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The "Ivy League-Educated Moron": Laura Linney And High School History

October 22, 2007

I confess that I occasionally like to read about celebrities. In this way I might be a typical American. I do it enough that I know who “LiLo” is, that Dumbledore is gay (here and here), and that Steve Carell will play Don Adams’s old Maxwell Smart role in an upcoming remake of Get Smart. And my on-again-off-again sports obsessions have also been documented here, here, and in numerous History Trivia & Comment pieces involving the Chicago Cubs.

I blame all of this on the cultural historian in me. I would’ve never assented to this ten years ago, but my mentor, Lewis Erenberg, underscored the importance of popular culture all through my graduate training. It explains why I look for the connections between intellectual history, popular culture, and education in all my projects.

This brings me to a story I read in Sunday’s Chicago Tribune about the actor Laura Linney. The piece comes the Tribune‘s Hollywood watcher column, “Armour & Co.,” authored by Terry Armour. Subtitled “Linney: I was an ‘educated moron,'” here are some excerpts—interspersed with my comments:

– “Pay attention in school kiddies! This public service announcement comes from Laura Linney [right], who says she learned something about herself while shooting the upcoming HBO mini-series John Adams. It’s about the American Revolution, concentrating on the life of our second president (played by Paul Giamatti).”

TL: Hmm…So will Adams be a pinot noir connoisseur?

– “Apparently Linney, who plays Abigail Adams in the Tom Hanks-produced project, didn’t retain much American history from her school days. ‘I realized what a real moron I am, basically–an Ivy League-educated moron,’ the actress told Armour & Co.”

TL: Linney attended Brown. … Aside: It’s interesting how Hanks seems to be abundantly interested in history. Why? There’s an AHA/OAH/HNN interview waiting to happen.

– Linney continued in the column: “I realized that American history is really wasted on high school sophomores.’ “

TL: All too true. Plus, in the small, western Missouri town where I attended high school, history courses are often taught by coaches. In the four years I was there, and in the three history/social studies courses I remember taking, I think one was mildly interesting. It was taught by a coach who had a passion for Native American history. But even then I recall the exams as being tests of my ability to memorize facts.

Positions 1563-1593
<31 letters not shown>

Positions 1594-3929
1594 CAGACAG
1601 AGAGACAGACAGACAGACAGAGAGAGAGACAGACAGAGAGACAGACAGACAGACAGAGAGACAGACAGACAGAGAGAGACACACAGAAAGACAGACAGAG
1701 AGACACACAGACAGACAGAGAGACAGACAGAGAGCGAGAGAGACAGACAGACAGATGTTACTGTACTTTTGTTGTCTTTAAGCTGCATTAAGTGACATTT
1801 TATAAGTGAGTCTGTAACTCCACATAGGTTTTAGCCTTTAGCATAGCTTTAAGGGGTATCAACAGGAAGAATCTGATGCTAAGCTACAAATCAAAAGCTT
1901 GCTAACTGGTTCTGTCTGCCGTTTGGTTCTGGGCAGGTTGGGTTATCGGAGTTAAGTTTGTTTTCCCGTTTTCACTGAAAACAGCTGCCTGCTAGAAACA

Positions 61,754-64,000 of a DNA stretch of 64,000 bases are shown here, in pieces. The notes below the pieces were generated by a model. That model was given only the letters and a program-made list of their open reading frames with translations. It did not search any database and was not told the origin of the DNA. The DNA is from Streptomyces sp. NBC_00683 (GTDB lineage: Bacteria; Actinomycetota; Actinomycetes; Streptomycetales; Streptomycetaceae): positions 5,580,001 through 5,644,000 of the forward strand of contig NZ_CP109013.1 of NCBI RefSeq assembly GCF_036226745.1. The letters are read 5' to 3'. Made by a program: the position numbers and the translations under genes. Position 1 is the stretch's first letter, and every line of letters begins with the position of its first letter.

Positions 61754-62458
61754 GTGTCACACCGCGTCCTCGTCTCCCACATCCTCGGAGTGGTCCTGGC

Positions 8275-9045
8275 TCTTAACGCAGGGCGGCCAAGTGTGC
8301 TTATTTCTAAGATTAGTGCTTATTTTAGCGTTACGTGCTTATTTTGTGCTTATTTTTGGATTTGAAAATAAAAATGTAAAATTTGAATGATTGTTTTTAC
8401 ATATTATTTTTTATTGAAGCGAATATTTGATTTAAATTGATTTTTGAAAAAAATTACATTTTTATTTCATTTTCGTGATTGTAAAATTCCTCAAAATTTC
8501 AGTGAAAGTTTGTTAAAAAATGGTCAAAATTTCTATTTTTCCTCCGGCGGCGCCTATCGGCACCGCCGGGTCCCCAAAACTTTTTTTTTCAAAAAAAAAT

– “Linney, 43, who returned to the theater department at Northwestern University this weekend to talk to students about acting (Linney spent a year at the Evanston campus before attending Brown University), has a suggestion for history teachers in this country. ‘Have a cursory class first and then go back to it,’ said the actress. … ‘It is really unbelievably fascinating and important–for the context of who we are, what we are and where we’re going. Now I understand those American history buffs who become obsessed.’ “

TL: Ms. Linney is forgetting that she likely had at least two years of history, but under the label “social studies,” as a high schooler. Still, she was getting at something when she said “history is really wasted on high school sophomores.” My contention, however, is that the problem is not necessarily with the student. I suspect its with the teachers and how the subject is being taught. It’s also an administrative problem when school districts think they can cut corners on the teaching of certain subjects.

I mean, look at Kevin Levin’s Civil War Memory weblog. He seems to engage in all kinds of fun and interesting activities with his students. Take a moment and search through his reflections on his “work” with his own high school students. What teenager wouldn’t want to take a class with him? Would Laura Linney have been bored? I think not. – TL

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